October 03, 2005

Anti-American, really?

I recently read a tale of an American woman who moved to Canada only to move back to the USA after she found the level of Anti-Americanism too much to handle. Though she was quite disgusted and disappointed with her own country’s political regime, she claimed Canadians were over the top with their own criticisms. I don’t recall any specific examples that she gave, if she did at all, but it makes me wonder, at the risk of over-simplifying her experience, if she may have been too sensitive. In the class I was teaching today, I allowed the students to play Green Day’s American Idiot. The students had work sheets to complete and it gave me a few moments to listen to Billy Joe’s lyrics. It’s not that I haven’t listened to the lyrics before, but prior to today I more or less just heard them and racked them up to just the usual anti-war rhetoric. Yet, this time I realized there are a lot of shots thrown at not only Bush and the ‘war’ in Iraq, but at those Americans that also support this agenda. At no time though do I recall this album being referred as much worse than ‘anti-war’, ‘anti-bush’ or even ‘anti-establishment’. In fact, I think much of the American-based music and other media outlets that make direct attacks on conservatives/republicans are often considered only anti-establishment or the latest buzzword, liberal. As soon as outsiders take many of those same arguments or stances, in this case Canadians, it is considered, almost immediately, anti-American. This seems to happen often even when some of the arguments or criticisms being made are the same as those said by Americans. This of course is excluding Carolyn Parrish’s over the top remarks, but I’ve seen and heard it done to many people, including myself (not that it happens often based on my traffic flow!). If anything, I think the groups that toss it around the most are the Conservative Alliance Reformers and their like-minded friends. However, they are definitely not the only group to accuse Canadians of being anti-American. Numerous journalists, writers, etc. have commented on Canada’s tendency to be such. And these are not always those with Conservative connections. I’ve heard it so much in the last few years, notably in the last federal election, that it’s almost a term that has no weight anymore, especially concerning when it is used in arguments. It almost seems like another one of those buzzwords. Maybe that is exactly what it has become, a buzzword. American conservatives toss around the term ‘liberal’ in a demeaning manner to describe anyone that disagrees with them. Often done in an attempt to bully those dissenters into submission, conservatives are obviously good at using language. Could it be that the same attempt is being made here, outside of American’s borders? Maybe the term ‘anti-American’ was supposed to be a way for conservatives both inside, but more likely outside, to try to marginalize those outspoken against Bush and his agenda by those, internationally, that sympathize. If this is so then I would have to say that it doesn’t seem to be working. However, what it may have accomplished is the tightening of the language and criticisms that aims to place Bush et al in a negative category. It may have had the opposite affect. Rather than shutting down the opposition, it has only made them more focused and possibly even louder as ranks of dissention seems to be growing, both within and out of the USA. Obviously, this would not be the only reason, but it may be a factor in the growth. And let’s be honest, who really likes to be debated by someone that only tries to shut you up? Most people I know would only become more determined to get their message out and come back stronger, which may be the case here. Sure, we might be anti-Bush, anti-war, and even anti-establishment, just like so many Americans are, but to be anti-American for just holding those opinions is unlikely and unfounded.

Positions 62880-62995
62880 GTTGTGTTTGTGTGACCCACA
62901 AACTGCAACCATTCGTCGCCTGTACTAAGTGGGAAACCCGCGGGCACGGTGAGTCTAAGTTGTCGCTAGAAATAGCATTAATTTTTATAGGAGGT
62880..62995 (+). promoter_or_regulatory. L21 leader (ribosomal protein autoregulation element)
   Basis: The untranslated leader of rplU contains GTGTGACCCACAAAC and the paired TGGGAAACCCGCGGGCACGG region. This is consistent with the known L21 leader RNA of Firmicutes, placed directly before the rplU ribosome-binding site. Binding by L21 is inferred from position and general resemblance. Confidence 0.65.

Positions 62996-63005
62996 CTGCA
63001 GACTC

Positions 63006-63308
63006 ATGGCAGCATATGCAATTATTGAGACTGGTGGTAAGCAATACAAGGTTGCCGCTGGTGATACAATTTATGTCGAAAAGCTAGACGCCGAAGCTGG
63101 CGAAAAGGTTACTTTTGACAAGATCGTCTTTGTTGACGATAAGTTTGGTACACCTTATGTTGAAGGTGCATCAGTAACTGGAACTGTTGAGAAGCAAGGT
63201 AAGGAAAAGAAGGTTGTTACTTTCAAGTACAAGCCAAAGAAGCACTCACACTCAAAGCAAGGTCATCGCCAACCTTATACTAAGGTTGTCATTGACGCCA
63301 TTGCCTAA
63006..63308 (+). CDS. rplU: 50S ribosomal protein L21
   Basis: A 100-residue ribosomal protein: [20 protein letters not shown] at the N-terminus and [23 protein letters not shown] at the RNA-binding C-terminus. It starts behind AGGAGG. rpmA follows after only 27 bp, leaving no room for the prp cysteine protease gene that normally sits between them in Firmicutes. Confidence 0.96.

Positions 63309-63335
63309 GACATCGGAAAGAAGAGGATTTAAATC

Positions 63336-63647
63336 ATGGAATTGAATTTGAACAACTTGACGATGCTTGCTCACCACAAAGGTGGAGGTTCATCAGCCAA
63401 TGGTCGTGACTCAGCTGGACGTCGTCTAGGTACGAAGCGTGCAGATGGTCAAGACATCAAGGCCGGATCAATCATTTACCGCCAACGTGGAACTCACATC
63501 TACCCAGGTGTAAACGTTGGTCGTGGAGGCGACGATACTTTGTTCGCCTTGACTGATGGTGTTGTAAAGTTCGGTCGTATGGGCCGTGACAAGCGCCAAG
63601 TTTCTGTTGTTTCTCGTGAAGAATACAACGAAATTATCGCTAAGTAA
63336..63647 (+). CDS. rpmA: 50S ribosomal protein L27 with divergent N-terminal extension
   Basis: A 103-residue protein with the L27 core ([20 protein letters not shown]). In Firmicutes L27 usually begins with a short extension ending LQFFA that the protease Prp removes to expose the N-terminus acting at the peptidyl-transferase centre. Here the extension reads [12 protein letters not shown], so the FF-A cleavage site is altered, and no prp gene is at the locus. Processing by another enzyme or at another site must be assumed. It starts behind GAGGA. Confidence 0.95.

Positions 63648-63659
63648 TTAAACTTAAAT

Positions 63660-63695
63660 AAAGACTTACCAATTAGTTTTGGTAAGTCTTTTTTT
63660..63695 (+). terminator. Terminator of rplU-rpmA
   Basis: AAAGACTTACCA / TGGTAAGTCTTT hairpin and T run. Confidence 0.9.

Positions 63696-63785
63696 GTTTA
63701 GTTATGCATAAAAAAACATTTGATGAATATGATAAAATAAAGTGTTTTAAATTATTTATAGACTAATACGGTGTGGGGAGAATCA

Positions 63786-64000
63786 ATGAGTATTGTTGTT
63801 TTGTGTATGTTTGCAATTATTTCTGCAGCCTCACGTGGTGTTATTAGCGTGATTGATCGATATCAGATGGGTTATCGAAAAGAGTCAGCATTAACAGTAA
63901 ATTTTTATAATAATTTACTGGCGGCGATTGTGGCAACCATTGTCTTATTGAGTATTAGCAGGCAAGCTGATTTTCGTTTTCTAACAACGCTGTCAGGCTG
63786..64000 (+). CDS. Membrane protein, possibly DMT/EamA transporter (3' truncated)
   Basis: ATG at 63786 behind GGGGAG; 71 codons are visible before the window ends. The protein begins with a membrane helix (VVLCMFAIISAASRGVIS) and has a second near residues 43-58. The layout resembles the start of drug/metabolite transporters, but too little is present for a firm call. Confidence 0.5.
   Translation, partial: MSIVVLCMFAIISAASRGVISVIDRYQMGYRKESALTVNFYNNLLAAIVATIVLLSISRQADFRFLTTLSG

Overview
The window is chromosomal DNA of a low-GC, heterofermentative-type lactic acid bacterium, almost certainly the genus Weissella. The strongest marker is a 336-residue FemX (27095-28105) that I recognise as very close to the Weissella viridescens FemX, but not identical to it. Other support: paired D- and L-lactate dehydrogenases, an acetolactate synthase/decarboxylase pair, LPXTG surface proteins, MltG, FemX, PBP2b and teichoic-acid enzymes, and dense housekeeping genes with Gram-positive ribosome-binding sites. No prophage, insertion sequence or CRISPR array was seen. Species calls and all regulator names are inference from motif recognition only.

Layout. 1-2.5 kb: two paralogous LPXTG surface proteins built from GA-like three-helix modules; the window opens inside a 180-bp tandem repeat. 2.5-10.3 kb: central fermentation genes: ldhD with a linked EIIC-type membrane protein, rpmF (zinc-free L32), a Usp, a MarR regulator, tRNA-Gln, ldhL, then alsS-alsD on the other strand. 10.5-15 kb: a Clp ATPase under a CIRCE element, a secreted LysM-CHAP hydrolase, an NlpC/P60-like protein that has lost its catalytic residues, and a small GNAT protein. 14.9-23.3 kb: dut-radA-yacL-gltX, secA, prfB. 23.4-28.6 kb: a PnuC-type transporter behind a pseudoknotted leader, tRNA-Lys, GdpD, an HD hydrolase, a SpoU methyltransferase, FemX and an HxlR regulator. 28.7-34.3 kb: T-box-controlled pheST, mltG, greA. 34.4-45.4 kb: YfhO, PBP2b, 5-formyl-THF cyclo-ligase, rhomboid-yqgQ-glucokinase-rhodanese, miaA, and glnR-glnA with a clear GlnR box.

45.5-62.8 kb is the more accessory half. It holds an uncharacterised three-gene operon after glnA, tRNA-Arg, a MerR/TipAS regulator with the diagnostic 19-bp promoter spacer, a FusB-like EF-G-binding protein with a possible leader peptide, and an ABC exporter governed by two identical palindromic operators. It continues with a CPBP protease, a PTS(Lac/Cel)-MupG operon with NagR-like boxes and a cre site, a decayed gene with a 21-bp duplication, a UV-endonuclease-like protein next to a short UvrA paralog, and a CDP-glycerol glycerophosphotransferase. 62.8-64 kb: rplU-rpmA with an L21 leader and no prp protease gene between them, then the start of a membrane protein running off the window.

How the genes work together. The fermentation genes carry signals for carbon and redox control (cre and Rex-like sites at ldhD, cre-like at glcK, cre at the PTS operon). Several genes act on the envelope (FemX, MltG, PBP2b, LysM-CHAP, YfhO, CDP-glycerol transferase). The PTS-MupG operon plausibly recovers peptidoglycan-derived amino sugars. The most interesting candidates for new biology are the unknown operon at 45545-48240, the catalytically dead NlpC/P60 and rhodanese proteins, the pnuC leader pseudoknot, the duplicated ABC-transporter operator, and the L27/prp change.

Canadian Perasma said...

As much as I'd like to agree with you I have found that most of the hurtful, unfounded statements against Americans have come from fellow "liberal" Canadians. To dismiss this woman as "too sensitive" totally negates her experience since you didn't provide any other information about her yet you use her experience as the thesis of your post. A link or quote would have been nice to back yourself up and we aren't so blindly dependent on your take without a clearer picture. If you are a teacher, surely you would be aware of that.